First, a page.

Welfare Special Report
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A Million More Poor Children

By Isabel Sawhill and Sheila Zedlewski
Friday, July 26 1996; Page A27

The nation is poised to enact a dramatic revision in the way it delivers assistance to the poor. Commonly called "welfare reform," proposed legislation contains measures that would encourage work and parental responsibility but also would reduce by $60 billion the income going to poor families and poor communities over the next six years. Each of the major programs serving low-income families – Aid to Families With Dependent Children (AFDC), food stamps and Supplemental Security Income for the aged and disabled – would sustain a cut of 20 percent or more.

These changes are being considered without any close analysis of their impact. In this context, we offer our own assessment of the consequences.

The Urban Institute's analysis of the House version of the bill indicates that it would reduce the number of families dependent on public assistance over the longer term by requiring work. But even accounting for this effect, we estimate that it would increase the number of poor children by 1.1 million – or, by 12 percent. More than one-fifth of all families with children in the United States would be affected. The average loss of income (including the value of Food Stamps and other cash-like assistance) would be about $1,000 a year in 1996 dollars once the bill is fully implemented. Worth noting is that more than half of all families affected are employed already. We expect that the Senate version would have roughly similar, if somewhat attenuated, effects.

Our estimates are based on a detailed modeling of how households would be affected, but no one can predict the effects of the proposed legislation with certainty. Its impact will depend on how states and individuals respond to the new rules.

States would have more flexibility but far fewer federal dollars. They also would have a new and potentially costly mandate to move their welfare population quickly into jobs. Either they would be forced to reduce eligibility and benefits for poor families (for example, by setting shorter time limits), or they would need to replace lost federal funds with their own resources. Undoubtedly, a few states would add resources to their current contribution to the federal-state pot, but we expect this to be rare. Indeed, most analysts predict that states would spend less, not more, of their own money on assistance to the poor. The reasons for this include: (1) the fiscal pressures states would face because of projected cutbacks in total federal aid under the current caps on appropriated funds, (2) the greater flexibility the new law would give states to put up less of their own money and (3) competition among the states to keep tax burdens low. We should emphasize that the Urban Institute's estimates assume no reduction in state welfare spending. Thus, it provides a relatively optimistic forecast of spending on the poor.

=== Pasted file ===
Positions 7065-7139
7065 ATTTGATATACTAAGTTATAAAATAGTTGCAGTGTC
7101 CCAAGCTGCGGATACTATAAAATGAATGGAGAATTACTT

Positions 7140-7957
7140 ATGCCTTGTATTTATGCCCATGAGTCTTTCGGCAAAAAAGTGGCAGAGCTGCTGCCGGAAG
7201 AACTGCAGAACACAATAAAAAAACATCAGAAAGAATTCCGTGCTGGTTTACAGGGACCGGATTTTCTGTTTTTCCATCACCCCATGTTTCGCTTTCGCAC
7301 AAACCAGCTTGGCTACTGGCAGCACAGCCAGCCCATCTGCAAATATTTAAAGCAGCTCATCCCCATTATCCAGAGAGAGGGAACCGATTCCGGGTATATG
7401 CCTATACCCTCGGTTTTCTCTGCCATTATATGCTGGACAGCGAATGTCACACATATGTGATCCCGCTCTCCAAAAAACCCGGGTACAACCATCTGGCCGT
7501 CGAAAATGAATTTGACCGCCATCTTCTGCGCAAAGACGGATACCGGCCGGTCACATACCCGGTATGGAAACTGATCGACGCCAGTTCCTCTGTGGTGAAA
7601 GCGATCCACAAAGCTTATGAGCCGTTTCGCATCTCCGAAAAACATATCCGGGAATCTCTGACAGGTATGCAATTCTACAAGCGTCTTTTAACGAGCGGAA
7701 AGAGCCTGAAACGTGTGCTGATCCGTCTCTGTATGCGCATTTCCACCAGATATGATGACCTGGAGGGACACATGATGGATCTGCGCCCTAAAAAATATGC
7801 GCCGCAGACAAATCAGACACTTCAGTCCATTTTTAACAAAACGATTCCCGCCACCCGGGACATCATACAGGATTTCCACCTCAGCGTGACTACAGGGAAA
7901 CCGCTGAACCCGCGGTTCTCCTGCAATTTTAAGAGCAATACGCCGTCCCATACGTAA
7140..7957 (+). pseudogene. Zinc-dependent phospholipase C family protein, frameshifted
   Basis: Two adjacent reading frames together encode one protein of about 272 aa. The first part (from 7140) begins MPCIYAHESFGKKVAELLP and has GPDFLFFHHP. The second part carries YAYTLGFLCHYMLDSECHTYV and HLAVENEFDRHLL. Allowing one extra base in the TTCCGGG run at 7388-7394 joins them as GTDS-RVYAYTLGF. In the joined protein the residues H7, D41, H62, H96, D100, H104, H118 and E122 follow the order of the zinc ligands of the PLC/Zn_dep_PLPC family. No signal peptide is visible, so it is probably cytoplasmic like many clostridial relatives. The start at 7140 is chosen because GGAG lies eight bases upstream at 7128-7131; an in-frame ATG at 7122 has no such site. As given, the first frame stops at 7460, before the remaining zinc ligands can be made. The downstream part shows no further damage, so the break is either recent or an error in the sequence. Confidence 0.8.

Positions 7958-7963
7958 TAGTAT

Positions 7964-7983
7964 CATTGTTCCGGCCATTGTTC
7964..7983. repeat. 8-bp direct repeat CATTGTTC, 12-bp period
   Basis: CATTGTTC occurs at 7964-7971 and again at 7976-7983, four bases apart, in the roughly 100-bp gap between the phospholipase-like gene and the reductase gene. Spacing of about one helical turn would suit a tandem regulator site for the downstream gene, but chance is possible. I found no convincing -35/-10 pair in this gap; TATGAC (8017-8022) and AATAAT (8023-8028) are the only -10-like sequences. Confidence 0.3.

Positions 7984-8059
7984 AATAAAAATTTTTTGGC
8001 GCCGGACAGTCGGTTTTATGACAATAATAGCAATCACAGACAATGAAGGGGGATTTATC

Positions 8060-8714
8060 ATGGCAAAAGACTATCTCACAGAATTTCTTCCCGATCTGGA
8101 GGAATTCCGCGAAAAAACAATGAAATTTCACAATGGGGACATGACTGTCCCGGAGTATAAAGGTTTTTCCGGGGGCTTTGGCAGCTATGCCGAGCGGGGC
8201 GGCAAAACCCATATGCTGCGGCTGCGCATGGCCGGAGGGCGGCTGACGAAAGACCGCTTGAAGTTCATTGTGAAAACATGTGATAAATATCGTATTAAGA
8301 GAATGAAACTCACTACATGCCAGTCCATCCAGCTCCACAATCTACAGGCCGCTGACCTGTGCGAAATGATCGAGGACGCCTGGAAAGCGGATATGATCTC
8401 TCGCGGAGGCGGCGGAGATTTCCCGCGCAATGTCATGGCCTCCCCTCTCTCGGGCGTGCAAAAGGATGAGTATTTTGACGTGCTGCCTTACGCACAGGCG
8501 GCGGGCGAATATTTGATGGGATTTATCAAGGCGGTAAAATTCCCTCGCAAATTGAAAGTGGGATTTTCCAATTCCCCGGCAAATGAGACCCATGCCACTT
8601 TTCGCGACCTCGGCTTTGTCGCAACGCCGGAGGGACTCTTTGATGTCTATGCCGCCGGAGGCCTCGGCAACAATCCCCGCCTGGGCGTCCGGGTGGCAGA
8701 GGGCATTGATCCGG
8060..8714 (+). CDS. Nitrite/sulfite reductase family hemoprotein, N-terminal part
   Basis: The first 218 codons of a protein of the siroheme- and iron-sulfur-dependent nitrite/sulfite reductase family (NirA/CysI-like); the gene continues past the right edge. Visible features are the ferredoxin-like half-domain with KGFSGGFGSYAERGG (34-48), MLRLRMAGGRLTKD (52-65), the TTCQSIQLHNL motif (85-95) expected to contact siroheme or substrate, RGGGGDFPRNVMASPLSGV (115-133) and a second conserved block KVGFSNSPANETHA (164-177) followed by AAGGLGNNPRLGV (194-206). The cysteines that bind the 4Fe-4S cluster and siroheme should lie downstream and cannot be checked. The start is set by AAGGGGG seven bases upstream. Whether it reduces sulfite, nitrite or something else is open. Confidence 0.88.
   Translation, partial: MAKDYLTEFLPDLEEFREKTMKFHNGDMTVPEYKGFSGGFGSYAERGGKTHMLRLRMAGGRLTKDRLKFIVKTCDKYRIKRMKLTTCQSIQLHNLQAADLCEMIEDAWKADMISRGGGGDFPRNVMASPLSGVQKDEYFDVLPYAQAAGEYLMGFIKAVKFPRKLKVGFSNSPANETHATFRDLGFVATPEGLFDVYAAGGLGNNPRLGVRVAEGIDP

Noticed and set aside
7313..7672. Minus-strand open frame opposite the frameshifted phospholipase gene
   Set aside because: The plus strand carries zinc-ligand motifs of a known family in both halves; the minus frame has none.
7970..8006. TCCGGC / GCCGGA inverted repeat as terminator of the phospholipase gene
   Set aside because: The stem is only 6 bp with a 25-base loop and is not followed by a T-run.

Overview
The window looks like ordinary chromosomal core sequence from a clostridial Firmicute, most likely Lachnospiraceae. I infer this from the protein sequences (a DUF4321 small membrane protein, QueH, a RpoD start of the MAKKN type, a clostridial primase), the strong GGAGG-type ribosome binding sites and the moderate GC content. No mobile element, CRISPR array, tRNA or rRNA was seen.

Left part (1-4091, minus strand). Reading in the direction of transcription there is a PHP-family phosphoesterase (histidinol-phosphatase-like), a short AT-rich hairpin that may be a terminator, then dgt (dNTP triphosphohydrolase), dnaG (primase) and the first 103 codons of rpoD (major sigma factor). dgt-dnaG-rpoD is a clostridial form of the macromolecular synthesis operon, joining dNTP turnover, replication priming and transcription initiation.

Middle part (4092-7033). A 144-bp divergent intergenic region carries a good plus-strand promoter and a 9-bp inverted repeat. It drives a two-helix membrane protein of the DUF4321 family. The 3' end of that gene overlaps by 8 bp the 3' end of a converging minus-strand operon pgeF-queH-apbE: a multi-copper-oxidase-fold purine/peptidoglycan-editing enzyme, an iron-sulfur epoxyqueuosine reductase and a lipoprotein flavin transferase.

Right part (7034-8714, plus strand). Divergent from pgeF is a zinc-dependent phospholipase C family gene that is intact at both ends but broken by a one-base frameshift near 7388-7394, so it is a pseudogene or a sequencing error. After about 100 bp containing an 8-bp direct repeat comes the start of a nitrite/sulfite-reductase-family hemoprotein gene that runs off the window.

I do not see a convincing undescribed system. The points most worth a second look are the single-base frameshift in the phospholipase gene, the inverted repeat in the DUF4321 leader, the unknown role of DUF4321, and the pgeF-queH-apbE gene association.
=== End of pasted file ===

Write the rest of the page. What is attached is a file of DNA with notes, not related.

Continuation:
The legislation requires individual AFDC recipients to work after two years, and it terminates all benefits at the end of five years. (States are permitted to exempt up to one-fifth of the caseload from the five-year time limit.) Eligibility for food stamps is limited sharply for families without children (more so in the House version than in the Senate's). Food stamp benefits are scaled back greatly. And in the House version, states may choose lump-sum food assistance grants in place of the current federal guarantee of a minimum level of assistance to all those in need. Finally, legal immigrants are denied many of the benefits they receive now.

Under either bill, we expect that most welfare recipients or potential recipients would work harder at finding and keeping jobs. Even now, about 60 percent of all recipients leave welfare before the end of five years. Of the remaining 40 percent, half would be eligible for a hardship exemption. We estimate that, given the choice between working and subsisting primarily on food stamps, about two-thirds of those who reach the limit and are not exempt would find jobs, many part-time and at sub-poverty wages.

Some will argue that our two-thirds figure is too high, and others that it is too low. But reasonable changes in this estimate don't produce a dramatically different result. One way or the other, there will be more poor children, even if many more of their mothers are working.

The projected increase in poverty among children could be attenuated slightly in at least two ways: by increasing the hardship exemption to 25 percent, or by providing noncash vouchers for the support of children whose parents do not find work at the end of the time limit.

But it would be a mistake to assume that this bill is only about families on AFDC. The food stamp and immigrant provisions are even more important, and they contribute substantially to the projected increase in poverty and loss of income among low-income families.

Isabel Sawhill is a senior fellow at the Urban Institute, and Sheila Zedlewski is director of its Income and Benefits Policy Center.

© Copyright 1996 The Washington Post Company

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